Like most startups, their first response was to go out and build this system themselves using open-source platforms like Hadoop. And like most startups that naively attempt to do this, they soon found the problem to be beyond their own capabilities. Redbus was smart enough to be realistic about their limits. They didn’t focus their resources on trying to build this solution themselves. They instead decided to use Google BigQuery, and they pushed all of their data regarding customer searches, bookings, and inventory into this system. Their engineers used BigQuery to produce answers in a few seconds, whereas anything they could have build would have taken hours. The cost of using this managed service was also 20 percent of what it would have cost them to build and maintain a system themselves.

Being able to pull up deep business insights in seconds did wonders for their business. For example, in just a few seconds, they could find where customer demand for seats was not being met and could quickly move to add more seats to those routes. This allowed them to generate revenue in situations that would have normally disappointed their customers and lost money. It also helped that Google BigQuery is very accessible to everyone in the organization, including executives, product managers, marketing teams, etc. The service has a user-friendly graphical interface where anyone who knows the popular SQL querying language can use simple SQL statements to get insights from billions of rows of data in mere seconds.

Safari Books Online is a popular tech and business book publisher with a library of more than thirty thousand books and videos. Individuals and businesses buy subscriptions on their site to get access to this library. Every day, Safari sees thousands of searches and other usage information from its large subscription base using their site. Their goal was to generate insights and trends from this usage data, which would be valuable to the business to help generate more revenue.

They first began by building their own pipeline to get this data into a MySQL database that they hosted themselves. However, they soon ran into the error of their ways. Even simple queries were slow, and with more data coming in every day, things just got slower. Anyone could see that the trend wasn’t positive and that things weren’t going to get any better. The team had heard about Google BigQuery at the Google developer event Google I/O, and they planned on trying it out.

Getting their data into the service was relatively easy using the tools provided. The biggest issue was that they had to transform the data into a format that they could easily upload into BigQuery. That was pretty much it. Once their data was in the Google Cloud, they could query it any way they pleased, and they would have their results in a few seconds. Since this was so easy, they stopped worrying and embraced the power of the platform by getting more ambitious. Soon they were uploading all of their web server logs into the system to get insights into how many preview books people were reading on each account. These insights were soon flowing into the CRM system to be used by the sales teams to qualify leads. Increasing revenue while decreasing costs—what more could a business ask for?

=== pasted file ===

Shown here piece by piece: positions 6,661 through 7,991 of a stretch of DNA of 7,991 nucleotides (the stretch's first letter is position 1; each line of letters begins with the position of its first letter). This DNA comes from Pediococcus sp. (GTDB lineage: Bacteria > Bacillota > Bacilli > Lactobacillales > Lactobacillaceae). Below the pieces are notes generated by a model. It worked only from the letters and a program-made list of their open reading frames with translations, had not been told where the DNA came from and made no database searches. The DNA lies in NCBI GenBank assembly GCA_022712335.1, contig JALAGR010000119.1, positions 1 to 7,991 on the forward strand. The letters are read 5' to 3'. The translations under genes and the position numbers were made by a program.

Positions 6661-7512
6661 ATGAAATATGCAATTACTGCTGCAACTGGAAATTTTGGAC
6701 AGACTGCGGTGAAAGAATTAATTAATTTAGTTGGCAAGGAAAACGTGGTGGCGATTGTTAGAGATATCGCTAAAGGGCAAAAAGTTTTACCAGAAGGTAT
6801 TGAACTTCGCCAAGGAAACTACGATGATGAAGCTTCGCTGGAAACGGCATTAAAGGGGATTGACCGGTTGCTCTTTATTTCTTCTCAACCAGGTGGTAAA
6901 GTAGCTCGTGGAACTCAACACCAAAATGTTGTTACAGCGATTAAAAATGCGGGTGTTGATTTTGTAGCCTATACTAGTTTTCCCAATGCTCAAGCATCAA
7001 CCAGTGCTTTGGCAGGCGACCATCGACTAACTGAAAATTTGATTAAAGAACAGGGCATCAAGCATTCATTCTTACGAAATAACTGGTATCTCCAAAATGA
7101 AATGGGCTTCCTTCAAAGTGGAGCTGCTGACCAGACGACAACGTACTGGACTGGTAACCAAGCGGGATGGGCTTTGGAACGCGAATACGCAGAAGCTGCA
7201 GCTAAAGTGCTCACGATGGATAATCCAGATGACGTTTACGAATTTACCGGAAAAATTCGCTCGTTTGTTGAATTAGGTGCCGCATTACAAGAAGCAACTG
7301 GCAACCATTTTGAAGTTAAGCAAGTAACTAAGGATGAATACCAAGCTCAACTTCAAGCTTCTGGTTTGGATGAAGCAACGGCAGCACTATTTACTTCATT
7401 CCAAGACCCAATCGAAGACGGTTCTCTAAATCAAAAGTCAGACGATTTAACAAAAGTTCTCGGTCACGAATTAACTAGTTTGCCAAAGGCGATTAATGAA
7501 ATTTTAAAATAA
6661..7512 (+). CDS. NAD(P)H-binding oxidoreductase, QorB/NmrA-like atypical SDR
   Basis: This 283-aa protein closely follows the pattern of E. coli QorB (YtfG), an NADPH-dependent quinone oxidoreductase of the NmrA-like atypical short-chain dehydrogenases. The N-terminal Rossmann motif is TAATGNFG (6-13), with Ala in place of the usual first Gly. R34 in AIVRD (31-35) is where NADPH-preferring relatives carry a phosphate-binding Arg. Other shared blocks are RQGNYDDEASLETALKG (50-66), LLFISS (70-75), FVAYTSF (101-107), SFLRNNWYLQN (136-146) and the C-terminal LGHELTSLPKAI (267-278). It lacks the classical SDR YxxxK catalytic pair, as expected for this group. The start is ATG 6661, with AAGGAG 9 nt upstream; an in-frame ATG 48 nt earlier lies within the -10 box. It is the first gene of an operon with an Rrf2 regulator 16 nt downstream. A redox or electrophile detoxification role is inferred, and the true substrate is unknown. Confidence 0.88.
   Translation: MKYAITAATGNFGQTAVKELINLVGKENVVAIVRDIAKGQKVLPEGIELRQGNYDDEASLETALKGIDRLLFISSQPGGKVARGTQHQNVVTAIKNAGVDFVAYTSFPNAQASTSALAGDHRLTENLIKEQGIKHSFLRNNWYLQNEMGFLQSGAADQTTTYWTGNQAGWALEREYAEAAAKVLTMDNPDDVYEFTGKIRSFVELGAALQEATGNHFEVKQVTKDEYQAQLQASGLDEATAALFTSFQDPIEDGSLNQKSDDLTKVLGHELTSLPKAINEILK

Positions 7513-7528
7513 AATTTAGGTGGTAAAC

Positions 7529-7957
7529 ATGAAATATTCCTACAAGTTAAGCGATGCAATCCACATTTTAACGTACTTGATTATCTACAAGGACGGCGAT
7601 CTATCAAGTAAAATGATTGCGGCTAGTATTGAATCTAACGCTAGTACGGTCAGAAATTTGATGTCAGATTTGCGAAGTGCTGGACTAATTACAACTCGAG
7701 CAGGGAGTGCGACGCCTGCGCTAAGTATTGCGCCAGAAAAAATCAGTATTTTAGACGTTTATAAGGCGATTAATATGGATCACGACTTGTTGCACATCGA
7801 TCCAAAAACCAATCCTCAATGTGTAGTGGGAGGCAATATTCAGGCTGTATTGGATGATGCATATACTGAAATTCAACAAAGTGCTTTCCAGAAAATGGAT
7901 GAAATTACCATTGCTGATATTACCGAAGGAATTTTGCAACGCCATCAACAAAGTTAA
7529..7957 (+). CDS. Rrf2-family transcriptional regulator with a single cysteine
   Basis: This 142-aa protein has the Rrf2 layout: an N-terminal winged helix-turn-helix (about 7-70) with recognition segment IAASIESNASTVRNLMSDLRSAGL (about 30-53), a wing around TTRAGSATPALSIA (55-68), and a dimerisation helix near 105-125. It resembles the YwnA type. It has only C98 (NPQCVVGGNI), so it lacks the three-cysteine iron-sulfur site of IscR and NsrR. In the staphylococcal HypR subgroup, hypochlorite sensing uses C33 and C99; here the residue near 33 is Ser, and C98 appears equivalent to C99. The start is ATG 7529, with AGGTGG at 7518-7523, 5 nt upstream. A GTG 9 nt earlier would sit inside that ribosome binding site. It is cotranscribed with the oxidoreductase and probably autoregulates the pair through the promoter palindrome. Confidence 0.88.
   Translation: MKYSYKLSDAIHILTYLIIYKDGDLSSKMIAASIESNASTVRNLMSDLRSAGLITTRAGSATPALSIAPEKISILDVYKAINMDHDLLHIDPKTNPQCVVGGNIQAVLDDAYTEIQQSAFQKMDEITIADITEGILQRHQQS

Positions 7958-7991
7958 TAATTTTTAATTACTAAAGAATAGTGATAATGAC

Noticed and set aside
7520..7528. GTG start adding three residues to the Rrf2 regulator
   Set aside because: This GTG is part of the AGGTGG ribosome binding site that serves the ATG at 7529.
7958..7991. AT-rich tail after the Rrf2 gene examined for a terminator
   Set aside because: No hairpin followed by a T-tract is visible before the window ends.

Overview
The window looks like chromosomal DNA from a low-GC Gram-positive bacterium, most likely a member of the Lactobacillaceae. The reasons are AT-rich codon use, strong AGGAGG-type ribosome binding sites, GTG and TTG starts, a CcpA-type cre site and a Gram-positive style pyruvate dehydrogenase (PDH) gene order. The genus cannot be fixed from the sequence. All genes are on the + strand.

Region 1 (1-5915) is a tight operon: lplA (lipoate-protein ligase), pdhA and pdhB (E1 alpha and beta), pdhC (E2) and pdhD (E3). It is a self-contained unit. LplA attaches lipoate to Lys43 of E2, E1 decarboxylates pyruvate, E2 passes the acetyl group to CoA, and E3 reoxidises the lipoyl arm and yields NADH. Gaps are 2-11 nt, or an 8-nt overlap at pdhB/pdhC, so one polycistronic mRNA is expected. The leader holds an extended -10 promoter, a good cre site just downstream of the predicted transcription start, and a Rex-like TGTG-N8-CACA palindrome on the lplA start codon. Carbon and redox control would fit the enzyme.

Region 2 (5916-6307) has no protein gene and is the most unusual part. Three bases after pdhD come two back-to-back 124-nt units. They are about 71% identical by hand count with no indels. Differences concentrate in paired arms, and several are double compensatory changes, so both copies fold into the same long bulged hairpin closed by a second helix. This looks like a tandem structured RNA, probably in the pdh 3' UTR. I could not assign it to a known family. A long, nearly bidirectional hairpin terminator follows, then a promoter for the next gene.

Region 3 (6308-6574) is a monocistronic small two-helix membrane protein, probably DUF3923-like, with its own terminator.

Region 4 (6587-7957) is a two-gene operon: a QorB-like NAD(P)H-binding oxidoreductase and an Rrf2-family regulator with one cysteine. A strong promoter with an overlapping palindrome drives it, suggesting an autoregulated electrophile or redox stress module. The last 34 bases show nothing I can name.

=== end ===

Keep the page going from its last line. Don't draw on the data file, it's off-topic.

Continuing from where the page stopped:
Mapping the Planet

Descartes Labs, a startup far from Silicon Valley in Los Alamos, New Mexico, ran into an interesting problem. The startup was founded by an all-star team from the world-famous Los Alamos National Laboratory (LANL). Their plan was to take years of research into analyzing satellite images and turn it into a commercial product. Their sophisticated deep-learning-based (AI) algorithms would derive valuable insights about our planet from satellite images of earth. Our world runs on commodities, so if Descartes Labs could successfully predict the production yields of corn crops or the state of available drinking water by just looking at images of earth taken from space, it would be worth a lot of money.

Their problem was that they had to deal with massive amounts of data. More specifically, they needed a way to efficiently download petabytes of data from NASA without bankrupting themselves. Without a solution to this problem, it was doubtful that they could even start this company. A petabyte is a lot of data—thirteen years of HDTV video or 10 billion photos on Facebook—and they might be dealing with several petabytes. Setting up their own data center was clearly not within their budget. Even as early as ten years ago the team probably would have been forced to raise a large amount of funds or, worse, give up and watch as a large company walked off with the prize.

I like to think of software as the big equalizer. Anyone with an idea and the ability to code should be able to change the world. The Descartes Labs team had the idea and the capabilities to build the software. What they needed was access to affordable yet powerful computing and networking resources. It’s what stood between them and changing the world.

Descartes Labs did have venture funding, and through their investors they discovered the Google Cloud Platform for Startups program. The program gives selected startups thousands of dollars worth of credits to use on the Google Cloud. Google provided the team with a sandbox to experiment in and see if Google’s infrastructure could help them.

Leveraging the Google Cloud changed the game. Their big data problem pretty much disappeared. The team found that the satellite images they needed were already available on the Google Cloud through the Google Earth Engine service. And with everything contained in Google’s data center, they automatically had access to petabyte networks to help data zip around.

It’s one thing to have instant access to all of that data. They also needed to run their software algorithms on it and come up with results. This needed a lot of computing power, and that is where Google Compute Engine helped. The team could instantly spin up over thirty thousand CPUs to churn away at their data. In an article they did about their experience, they mentioned that it took just sixteen hours to process all of that data. The team could have easily increased the number of CPUs to shorten their processing time or increase the complexity of the processing to get better results. In the same article, when speaking about their experience, they mention that using the Google Cloud Platform was like having a supercomputer on demand. The cloud allowed the Descartes Labs team to focus on their idea and their mission to change the world.